At least a quarter-million people have passed through helicopter escape schools worldwide, mostly as part of offshore-oil employment. The degree of realism (and stress level) varies from school to school, as does the equipment. Why the focus on rotorcraft? Helicopters fly lower and slower than airliners, so when they hit the water, their cabins are usually intact enough to trap people inside. And because the heavy machinery (engines, transmission, and main rotor) is up high, helicopters tend to roll over quickly.
Over five decades, dozens of military and oil field transports have crashed in the water with passengers, and of the deaths that resulted, drowning has been a common cause. In one eight-year span, two big transport helicopters crashed into English waters, killing 74.
Helicopter-escape lessons are relevant for anybody at risk of being trapped in a vehicle that tumbles into the drink and floods quickly, whether that’s a pontoon-equipped airplane or a military vehicle operating close to canals in the Middle East. Singer Jimmy Buffett was piloting a floatplane off Nantucket Island in 1994 when it hit a wave and flipped. He attributes his survival to underwater-escape training he’d taken at a Navy base.
Survival Systems’ dunker course ranks as one of the most realistic anywhere. While some offshore workers might say a better description is “one of the scariest,” the training has its selling points. Where else can a civilian train to the same standards as SEAL teams, Night Stalker crews, and Army Rangers? To train alongside combat troops, FBI agents, and even rock stars? David Lee Roth can be seen in one snapshot along a hallway of graduates. Roth trained here as a New York City paramedic while taking a pause from his career as front-man for Van Halen.
“The course gives confidence and skills to respond to horrific circumstances,” says Chris Judah, executive director at Survival Systems, as we talk in the front offices beforehand. “We want to avoid chaotic responses. Two or three seconds of panic can kill, but one or two seconds of thinking can save you.”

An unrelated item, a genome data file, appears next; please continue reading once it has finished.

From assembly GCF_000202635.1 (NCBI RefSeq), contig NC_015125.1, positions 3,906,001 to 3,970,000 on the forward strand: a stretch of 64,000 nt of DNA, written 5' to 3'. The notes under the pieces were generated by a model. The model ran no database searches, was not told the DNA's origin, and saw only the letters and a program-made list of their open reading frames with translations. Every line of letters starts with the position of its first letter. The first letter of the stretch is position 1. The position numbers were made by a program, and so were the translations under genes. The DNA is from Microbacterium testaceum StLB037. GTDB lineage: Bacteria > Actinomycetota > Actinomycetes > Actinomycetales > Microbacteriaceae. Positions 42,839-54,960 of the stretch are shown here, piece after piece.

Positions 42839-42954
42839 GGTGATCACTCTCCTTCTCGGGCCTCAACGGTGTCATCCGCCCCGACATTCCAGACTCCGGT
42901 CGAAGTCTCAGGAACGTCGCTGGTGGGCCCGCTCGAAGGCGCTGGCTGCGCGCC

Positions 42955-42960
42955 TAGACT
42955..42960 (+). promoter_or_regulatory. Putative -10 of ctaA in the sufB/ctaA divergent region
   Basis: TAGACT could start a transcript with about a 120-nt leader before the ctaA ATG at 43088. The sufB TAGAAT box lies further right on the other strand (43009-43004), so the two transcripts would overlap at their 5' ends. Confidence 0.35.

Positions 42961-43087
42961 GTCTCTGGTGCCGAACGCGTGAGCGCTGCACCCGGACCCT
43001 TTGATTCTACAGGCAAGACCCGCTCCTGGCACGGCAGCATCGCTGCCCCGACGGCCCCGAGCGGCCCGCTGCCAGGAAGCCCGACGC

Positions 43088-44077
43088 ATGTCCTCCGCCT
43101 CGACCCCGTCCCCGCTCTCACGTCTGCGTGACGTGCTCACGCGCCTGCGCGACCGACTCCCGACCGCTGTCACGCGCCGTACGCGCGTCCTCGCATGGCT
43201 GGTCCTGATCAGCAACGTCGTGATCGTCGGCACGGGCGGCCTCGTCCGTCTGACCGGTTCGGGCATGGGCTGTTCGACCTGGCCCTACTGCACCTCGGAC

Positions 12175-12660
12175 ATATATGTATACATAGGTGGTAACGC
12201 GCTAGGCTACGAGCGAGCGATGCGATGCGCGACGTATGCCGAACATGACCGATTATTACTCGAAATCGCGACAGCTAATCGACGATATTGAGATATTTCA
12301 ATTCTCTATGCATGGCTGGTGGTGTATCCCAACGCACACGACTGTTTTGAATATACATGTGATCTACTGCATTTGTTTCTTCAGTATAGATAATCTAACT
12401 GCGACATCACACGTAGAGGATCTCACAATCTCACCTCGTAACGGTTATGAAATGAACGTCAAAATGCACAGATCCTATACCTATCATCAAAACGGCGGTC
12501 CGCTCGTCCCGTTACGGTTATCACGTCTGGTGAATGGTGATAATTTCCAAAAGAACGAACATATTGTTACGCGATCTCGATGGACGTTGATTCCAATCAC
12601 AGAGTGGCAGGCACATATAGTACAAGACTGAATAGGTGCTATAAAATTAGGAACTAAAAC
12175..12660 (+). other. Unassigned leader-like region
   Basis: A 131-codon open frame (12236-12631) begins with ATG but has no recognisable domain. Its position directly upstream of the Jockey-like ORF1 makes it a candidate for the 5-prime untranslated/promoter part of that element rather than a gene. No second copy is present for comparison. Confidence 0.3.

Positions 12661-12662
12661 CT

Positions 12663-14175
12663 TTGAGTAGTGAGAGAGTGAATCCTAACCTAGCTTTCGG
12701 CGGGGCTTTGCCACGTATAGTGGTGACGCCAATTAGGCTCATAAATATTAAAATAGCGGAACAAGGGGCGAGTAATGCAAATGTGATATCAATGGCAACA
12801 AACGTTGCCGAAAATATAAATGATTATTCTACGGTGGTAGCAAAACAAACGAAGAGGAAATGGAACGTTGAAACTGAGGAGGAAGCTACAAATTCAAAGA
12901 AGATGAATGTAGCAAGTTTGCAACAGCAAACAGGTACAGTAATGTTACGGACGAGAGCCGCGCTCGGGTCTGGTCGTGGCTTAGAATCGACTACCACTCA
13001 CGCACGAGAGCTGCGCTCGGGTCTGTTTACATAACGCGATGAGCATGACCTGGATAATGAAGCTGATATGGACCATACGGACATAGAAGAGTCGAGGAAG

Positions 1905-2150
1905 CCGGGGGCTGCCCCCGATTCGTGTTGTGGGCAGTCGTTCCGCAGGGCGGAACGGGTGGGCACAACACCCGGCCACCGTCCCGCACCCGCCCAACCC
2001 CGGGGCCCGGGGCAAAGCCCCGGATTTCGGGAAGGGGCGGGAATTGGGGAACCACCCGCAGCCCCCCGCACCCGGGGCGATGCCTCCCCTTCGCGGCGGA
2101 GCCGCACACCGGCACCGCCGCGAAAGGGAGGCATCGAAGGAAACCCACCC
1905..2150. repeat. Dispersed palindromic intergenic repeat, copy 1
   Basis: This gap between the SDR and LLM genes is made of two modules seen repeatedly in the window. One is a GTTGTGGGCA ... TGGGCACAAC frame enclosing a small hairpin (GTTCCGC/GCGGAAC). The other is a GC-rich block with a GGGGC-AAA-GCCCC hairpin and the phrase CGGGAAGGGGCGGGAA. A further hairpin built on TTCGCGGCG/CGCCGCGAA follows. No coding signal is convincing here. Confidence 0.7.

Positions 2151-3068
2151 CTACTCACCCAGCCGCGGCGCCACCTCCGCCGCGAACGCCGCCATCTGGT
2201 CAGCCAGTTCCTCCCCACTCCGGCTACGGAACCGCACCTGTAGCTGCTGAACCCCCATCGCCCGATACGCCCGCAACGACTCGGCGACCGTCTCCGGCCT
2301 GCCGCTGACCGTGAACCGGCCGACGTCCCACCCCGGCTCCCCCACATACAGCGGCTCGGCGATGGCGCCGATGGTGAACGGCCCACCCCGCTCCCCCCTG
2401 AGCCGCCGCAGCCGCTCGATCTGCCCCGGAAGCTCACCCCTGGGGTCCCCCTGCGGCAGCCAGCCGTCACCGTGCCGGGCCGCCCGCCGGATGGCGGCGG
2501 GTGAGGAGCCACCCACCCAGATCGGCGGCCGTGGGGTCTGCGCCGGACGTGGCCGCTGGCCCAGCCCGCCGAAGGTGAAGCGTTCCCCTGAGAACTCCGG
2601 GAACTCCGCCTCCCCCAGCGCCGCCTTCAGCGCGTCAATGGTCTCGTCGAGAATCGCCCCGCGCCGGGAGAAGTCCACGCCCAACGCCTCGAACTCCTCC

Quelling panic requires realistic training beforehand, adds Maria C. Hanna, president and CEO of the employee-owned company. “We make the simulation as real as possible without actually taking an aircraft out and ditching it. We can add an auxiliary fuel tank in the cabin—all kinds of obstacles.” Obstacles, darkness, and disorientation are part of the real world, she says: “You can’t assume you’ll always be seated next to an emergency exit.” To add to the realism, instructors can simulate different makes and models of aircraft by picking different cabin sizes, interior equipment, exits, and doors.
While the Navy, Air Force, and Army aviation house their own schools for underwater-escape training, the core classes there are the same as we’ll encounter at Groton, and this company provides all of the instructors for the Army underwater-escape training centers. A Canadian sister company of Survival Systems provides all of the equipment.
The company cites a graduation rate of 98 percent, and among those graduates are people who can’t swim and even some who arrive with an acute fear of open water. Hanna says the school builds skill and confidence—and holds panic at bay—with a crawl-walk-run approach.
That’s why on the first day our pool time starts not with entrapment in the simulated helicopter cabin, which can trigger claustrophobia, but by climbing into a floating metal framework holding a seat and harness. It’s called the SWET chair, short for Shallow Water Egress Trainer. Each of us is to be flipped head-down in the water by a pair of instructors so we can demonstrate Escapology 101: identifying our exit path, pushing out a panel, grasping the exit pathway with one hand while opening the buckle of the seat harness with the other, and pulling ourselves free.